Movie Review: Kinsey
We watched Kinsey Monday night, a film biography of the famous sex researcher Alfred Kinsey. I enjoyed the movie very much (see notes below the fold), but was far more interested in how the reviews mostly came out along lines of how the reviewers themselves felt about the controversial scientist.
Kinsey is a hero among sexual libertines and public enemy number one among the ‘Christian Right’. Apparently this makes objective movie reviewing rather tricky…
DoctorG.com: “I found the movie Kinsey to be both true to his work and to the essence of this dedicated man. Besides being highly entertaining, it was very relevant… a wonderful actor… a brilliant stroke of genius for director/writer Bill Condon… exceptionally inspired… The chemistry between Linney as Clara Kinsey and Neeson as Alfred Kinsey is magical and, through Clara’s eyes, we see his extraordinary humanity as well as his dogged persistence…”
Gee, I think they liked it. How about the movie-review arm of Focus On The Family, James Dobson’s organization?:
PluggedInOnline.com: “The problems with this movie, including its pornographic content, are too vast to itemize. To say that it is rank propaganda for the sexual revolution and the homosexual agenda would be beyond stating the obvious… Insidious… That anyone would want to make a film lionizing the man simply boggles… Simply judging the craft of filmmaking, however, Kinsey is fairly pedestrian…”
Huh… seems it wasn’t to their liking. Particularly hilarious is the complaint that the movie is “saturated with sex”. Really? A film about Alfred Kinsey? Who knew?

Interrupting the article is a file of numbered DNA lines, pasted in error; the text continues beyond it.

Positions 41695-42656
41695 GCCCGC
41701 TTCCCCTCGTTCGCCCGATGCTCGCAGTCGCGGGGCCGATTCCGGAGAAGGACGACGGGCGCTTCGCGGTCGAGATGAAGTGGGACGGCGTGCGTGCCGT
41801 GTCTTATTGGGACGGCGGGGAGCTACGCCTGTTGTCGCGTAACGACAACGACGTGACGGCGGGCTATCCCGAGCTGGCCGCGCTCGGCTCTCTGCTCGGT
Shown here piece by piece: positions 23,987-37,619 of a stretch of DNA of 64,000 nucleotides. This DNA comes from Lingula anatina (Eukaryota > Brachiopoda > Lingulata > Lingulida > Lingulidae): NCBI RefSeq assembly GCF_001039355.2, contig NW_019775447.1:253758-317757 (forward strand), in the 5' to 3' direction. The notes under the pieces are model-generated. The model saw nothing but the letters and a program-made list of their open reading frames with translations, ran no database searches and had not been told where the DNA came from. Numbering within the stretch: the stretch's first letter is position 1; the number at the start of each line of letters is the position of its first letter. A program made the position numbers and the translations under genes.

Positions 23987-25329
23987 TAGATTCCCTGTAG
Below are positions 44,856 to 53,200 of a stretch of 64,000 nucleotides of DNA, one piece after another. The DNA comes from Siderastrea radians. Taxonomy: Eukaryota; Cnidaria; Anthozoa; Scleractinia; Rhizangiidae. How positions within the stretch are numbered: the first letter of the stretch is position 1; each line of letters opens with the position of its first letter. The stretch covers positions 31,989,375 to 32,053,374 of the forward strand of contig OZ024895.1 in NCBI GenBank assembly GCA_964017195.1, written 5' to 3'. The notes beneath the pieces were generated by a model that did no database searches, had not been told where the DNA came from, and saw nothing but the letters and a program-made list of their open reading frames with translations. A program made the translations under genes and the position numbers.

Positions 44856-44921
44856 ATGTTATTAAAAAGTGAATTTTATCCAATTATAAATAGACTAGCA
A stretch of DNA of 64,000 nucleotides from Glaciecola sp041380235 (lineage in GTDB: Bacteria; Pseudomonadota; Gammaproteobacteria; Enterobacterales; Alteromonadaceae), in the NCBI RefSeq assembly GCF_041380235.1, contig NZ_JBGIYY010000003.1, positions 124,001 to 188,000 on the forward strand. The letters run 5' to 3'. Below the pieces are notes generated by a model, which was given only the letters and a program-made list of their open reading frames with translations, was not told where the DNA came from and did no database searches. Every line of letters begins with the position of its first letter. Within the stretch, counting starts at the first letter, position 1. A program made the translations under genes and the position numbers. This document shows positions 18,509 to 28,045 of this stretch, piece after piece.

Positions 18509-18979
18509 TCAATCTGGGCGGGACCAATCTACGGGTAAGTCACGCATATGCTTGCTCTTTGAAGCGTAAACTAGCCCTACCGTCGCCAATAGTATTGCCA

But as one reviewer noted, many people do not know who Alfred Kinsey was, or the cultural context in which he did his research. I read the following passage from the Focus review to my son:
The movie is not two minutes old when it begins mocking Christianity. It shows a stern preacher denouncing modernity, and it implicitly equates disapproval of sexual deviancy with disapproval of all that makes up the “modern” world (e.g., [zippers,] electricity and automobiles).
My son responded; “Well they were mocking Christianity! The preacher was connecting zippers with sex!” I told him that in that time, there were many sermons preached on the evils of modernity, including the too-convenient access that zippers afford to one’s genitals. I have read transcripts of late-1800’s sermons that were very similar to the one in the movie. They weren’t mocking Christianity: they were portraying a man, Kinsey’s father, and describing the context of Kinsey’s childhood.
Besides, Puritan prudishness isn’t Christianity; it is a cultural sub-context in which a number of historical Christian revivals took place. My son knew who Kinsey was, and was familiar with his work, but didn’t know the back-story.
It is a fact that the only information about sex available to most people until just sixty years ago was misinformation, woven from religious prejudice, rumor, and legend. The modern-day Puritans continue to fight tooth-and-nail to keep every scrap of factual information about sex from us all.